Olympic torch prototype, Olympic Torch Relay, Sydney 2000 Olympic Games, chrome / anodised aluminium, designed by Blue Sky, Sydney, made by Box & Dice, Sydney, New South Wales, Australia, 1999
Sydney model-makers, Box & Dice, used computer-generated designs to manufacture this prototype of the Sydney Olympic torch in chrome, plastic and aluminum. The prototype represents an important stage in the development of the Blue Sky torch and, in combination with other tenders, reflects the Australian iconography that inspired local designers before the Games. It also demonstrates the detailed tendering process that preceded the manufacture of the Sydney 2000 torches and cauldrons.
In early 1998, SOCOG invited over fifty local design companies to submit proposals for the Sydney 2000 Olympic and Paralympic torches, and the portable cauldrons that would feature at Torch Relay celebrations. The design brief included specifications relating to form, function, manufacture and innovation. "The design of the Torch for the Sydney 2000 Olympic Games should embody the Vision we have for the Games of the New Millennium. It should exemplify the Spirit as our logo does and express the unselfish, dynamic and optimistic attitude of our strategy. It should be innovative and visionary and showcase Australian materials, clean fuels and engineering."
Essentially, the selected torch and cauldron would withstand extreme weather conditions, including winds of up to 65 kilometres per hour, torrential rain and hail, varying temperatures, humidity, dust and snow. They would also be safe to transport, store, and operate, simple to repair and easy to use. The torch would burn for thirty minutes while the portable cauldron, with a much larger fuel system, would burn for no less than twelve hours. Moreover, both the torch and cauldron would be ergonomic for the young, elderly and disabled, lightweight, fuel-efficient, and inexpensive to mass-produce. (The combined Olympic and Paralympic Torch Relays would require 14,200 torches and 187 community cauldrons.)
Sydney industrial designers, Blue Sky, responded to this brief with four distinct torch designs, entitled 'Spirit of Sydney', 'Spirit of Australia', 'Spirit of Indigenous Australia', and 'Spirit of Olympism'. These designs ranged progressively from conservative to modern - an approach intended so that the Torch Selection Committee would favour at least one design. Ultimately, 'Spirit of Sydney' would win the competition.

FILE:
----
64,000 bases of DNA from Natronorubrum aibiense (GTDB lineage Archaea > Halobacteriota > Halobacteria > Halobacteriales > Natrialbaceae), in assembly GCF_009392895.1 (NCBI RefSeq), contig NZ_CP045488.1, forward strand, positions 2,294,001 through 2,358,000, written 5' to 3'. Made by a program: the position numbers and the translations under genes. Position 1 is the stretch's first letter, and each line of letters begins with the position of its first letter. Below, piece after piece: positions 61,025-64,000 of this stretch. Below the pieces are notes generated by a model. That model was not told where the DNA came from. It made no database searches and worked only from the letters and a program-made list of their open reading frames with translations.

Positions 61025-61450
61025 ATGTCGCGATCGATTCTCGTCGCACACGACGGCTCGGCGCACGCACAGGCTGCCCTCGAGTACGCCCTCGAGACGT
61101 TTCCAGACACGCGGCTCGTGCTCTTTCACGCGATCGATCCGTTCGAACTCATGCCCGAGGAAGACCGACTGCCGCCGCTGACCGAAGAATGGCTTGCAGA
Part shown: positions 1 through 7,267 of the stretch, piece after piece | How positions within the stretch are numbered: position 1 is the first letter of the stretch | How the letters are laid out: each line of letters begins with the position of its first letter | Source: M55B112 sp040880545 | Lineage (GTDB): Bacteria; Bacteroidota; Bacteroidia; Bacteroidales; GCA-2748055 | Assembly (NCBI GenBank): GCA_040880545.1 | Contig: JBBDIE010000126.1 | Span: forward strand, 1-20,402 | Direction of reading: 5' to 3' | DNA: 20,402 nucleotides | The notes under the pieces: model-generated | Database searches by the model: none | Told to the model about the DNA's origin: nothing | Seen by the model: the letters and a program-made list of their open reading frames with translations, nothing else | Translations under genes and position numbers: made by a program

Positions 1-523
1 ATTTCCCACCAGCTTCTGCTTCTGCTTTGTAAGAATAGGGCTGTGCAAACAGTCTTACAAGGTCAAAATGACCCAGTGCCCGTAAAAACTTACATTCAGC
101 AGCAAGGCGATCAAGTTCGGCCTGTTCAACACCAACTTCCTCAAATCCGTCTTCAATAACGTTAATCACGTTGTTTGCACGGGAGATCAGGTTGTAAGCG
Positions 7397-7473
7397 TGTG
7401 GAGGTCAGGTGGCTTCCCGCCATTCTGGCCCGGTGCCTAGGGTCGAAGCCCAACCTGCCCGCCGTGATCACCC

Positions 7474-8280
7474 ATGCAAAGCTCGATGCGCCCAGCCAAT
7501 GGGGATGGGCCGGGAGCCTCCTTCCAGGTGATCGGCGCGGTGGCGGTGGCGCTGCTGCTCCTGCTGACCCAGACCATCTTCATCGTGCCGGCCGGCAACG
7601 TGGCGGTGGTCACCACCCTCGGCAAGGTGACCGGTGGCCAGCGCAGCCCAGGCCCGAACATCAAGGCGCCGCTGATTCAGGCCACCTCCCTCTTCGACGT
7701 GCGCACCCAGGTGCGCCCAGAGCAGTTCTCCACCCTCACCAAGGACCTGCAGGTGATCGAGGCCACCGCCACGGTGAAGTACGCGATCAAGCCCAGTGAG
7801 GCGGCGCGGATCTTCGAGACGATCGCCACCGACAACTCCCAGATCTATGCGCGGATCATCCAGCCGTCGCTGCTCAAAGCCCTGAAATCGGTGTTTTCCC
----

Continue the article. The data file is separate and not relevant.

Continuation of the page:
With its broad and graceful curve, the Olympic torch echoed the arch of the hunting boomerang and contained both a visual and physical sense of balance. Its three-tiered surface, in white, chrome and aqua, reflected the bright colours and fresh atmosphere of Sydney Harbour, and captured a sense of the innovation and modernity that would become hallmarks of the Games. Terminating with a scalloped rim, these tiers represented the arched and overlapping roofline of the Sydney Opera House, while the textured, water-like surface alluded to the waters of Sydney Harbour and enhanced the torch's modern appearance. (The portable cauldron was designed to supplement the torch, and featured similar colours, contours and finishes.)
Blue Sky submitted this torch prototype and wooden box to the SOCOG Torch Selection Committee on 23 February 1998. This was the last submission before the Torch Selection Committee chose the winning design. Katie Molnar and Bang Design, both from Sydney, also submitted torch prototypes for this final round. The Committee viewed a design presentation, video and final prototype from each contender before it made its decision.
Blue Sky submitted this torch prototype to the Torch Selection Committee on 28 February 1998. This winning submission was one of three finalists in the design competition for the Sydney Olympic and Paralympic torches..
Made for and owned by the Olympic Coordination Authority/Sydney Organising Committee for the Olympic Games, and donated to the Powerhouse Museum after use in the Games.